In other words, confused on what to do next? Go to the mountain and look down.

     For those who are not “in Christ”, you are relegated to looking down only from the top of the mountain. But, there’s the trouble. No matter how tall the mountain you use as your lookout, God always has a higher view.

     For those who have the indwelling power of the Holy Spirit and the “mind of Christ”, you have a powerful vantage point that puts you head, shoulders, and planets above the rest – you have God’s vision.

     My prayer today is not that you would pick up GTD or Making it All Work, not even that you would pick up your Bible right away… (Heretical?! No.) Rather, that you would pay attention to what has your attention. Count your sheep (see here and here), then bring your accounting to the Lord, ask Him “what’s next, from Your view point?”, and compare the answer you hear to what you read in your Bible. You have access not just to a mountain top view of your world, but of the mountain maker, mountain shaker, and mountain mover.

May He take the scales from your eyes and give you clear vision before you take another step.

in Christ,

AP

One Thing You Could Do to Make a Difference This Summer

UPDATED: Sunday, June 2
After this, Paul left Athens and went to Corinth. There he met a Jew named Aquila, a native of Pontus, who had recently come from Italy with his wife Priscilla, because Claudius had ordered all Jews to leave Rome. Paul went to see them, and because he was a tentmaker as they were, he stayed and worked with them. Every Sabbath he reasoned in the synagogue, trying to persuade Jews and Greeks. (Acts 18:1-4)

High Tech Tent Making

An old school plasma TV I hung
this week while “tent making”.

    A few weeks ago, I had a chance to shift out of “full time” ministry mode and into a more part time schedule. I’ve needed some time to get back to meeting with people to raise awareness and support for Seasons of Life and a part time job opportunity presented itself at the home theater company I used to work for that gives me a little flexibility to do so. It wasn’t what I planned to do with my summer, but God calls and we respond, right?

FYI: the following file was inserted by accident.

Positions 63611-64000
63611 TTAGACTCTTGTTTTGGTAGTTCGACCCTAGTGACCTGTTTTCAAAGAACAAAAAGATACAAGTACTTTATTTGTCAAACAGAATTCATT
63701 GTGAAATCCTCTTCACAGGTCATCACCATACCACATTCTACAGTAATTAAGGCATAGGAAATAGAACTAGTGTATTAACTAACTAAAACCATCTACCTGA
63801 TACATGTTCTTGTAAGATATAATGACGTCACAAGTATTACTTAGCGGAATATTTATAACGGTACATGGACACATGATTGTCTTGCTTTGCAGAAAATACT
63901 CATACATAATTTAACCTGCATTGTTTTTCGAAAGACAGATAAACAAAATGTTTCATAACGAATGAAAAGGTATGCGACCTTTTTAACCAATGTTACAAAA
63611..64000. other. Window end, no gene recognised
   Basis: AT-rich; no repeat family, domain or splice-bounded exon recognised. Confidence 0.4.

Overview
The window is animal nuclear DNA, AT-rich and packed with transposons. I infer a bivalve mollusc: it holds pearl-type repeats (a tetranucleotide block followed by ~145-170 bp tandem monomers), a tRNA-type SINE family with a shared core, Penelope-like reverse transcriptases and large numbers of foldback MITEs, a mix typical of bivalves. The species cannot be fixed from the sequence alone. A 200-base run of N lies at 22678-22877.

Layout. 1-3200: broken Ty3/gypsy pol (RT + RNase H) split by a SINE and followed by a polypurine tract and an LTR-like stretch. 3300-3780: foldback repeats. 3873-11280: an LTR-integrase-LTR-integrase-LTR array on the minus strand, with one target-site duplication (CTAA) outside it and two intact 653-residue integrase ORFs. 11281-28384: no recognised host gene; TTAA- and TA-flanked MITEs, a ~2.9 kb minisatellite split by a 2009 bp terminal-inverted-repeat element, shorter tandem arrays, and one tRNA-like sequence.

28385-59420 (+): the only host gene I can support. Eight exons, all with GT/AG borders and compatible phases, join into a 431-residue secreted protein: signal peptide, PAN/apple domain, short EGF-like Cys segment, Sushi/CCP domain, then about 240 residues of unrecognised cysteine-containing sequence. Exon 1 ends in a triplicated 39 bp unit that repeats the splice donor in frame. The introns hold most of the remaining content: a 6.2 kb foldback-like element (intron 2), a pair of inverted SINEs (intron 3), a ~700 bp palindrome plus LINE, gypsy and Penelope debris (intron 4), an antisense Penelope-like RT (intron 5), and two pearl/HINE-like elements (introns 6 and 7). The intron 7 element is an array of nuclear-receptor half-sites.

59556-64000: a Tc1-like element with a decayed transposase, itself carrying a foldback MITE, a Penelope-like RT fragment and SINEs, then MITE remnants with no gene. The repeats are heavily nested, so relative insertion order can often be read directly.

This week, I’ve worked in $750,000 homes, handled tens of thousands of dollars worth of home theater and A/V equipment, while at the same time worked alongside men who are inches from the poverty level. Strange, isn’t it? But, the gospel is needed there just as much as it is with the men I normally meet with.

     I’m excited about some of the upcoming work, but it’s a major transition for us and has brought its share of stress and growing pains. Financially, we’ve been praying for God to “fill a hole in the bottom of the boat” and often He’s done just that. But, as the boat has changed course slightly, we’ve gained a clearer picture of just how big that hole is and a stark look at how much water we’ve taken on in the process.
 
The Waiting Game & The Gap

     Right now, I’m waiting for some of the audio-video/outdoor lighting jobs to be completed before I can be paid for my work at my “day job”. I’m also waiting on several back paychecks from Seasons of Life that may or may not get funded this year. By the end of the month, the boat could be steady going, God willing. But, for now, there’s a gap between now and then – a time sensitive, financial gap.

     So, as we spend the summer repairing the hole in the hull, will you help us bail water/bridge the gap?
 

    I invite you to click over to our website and contribute in any amount you can, as soon as you can. I’m also inviting you to be one of the peculiar people who support discipleship ministry and the usual work we do here at SOLM even when there is no financial crisis, realigning lives with the way, the truth, and the life of Jesus Christ.

     Pray for us in both ventures – that we will disciple by the Spirit and out of sound doctrine and that the work I do with AVPros will be done with great quality, spreading the gospel as the Lord leads. Click here to go to our support page and always remember to keep Seasons of Life and the men and women we lock arms with in your prayers.

in Christ,

AP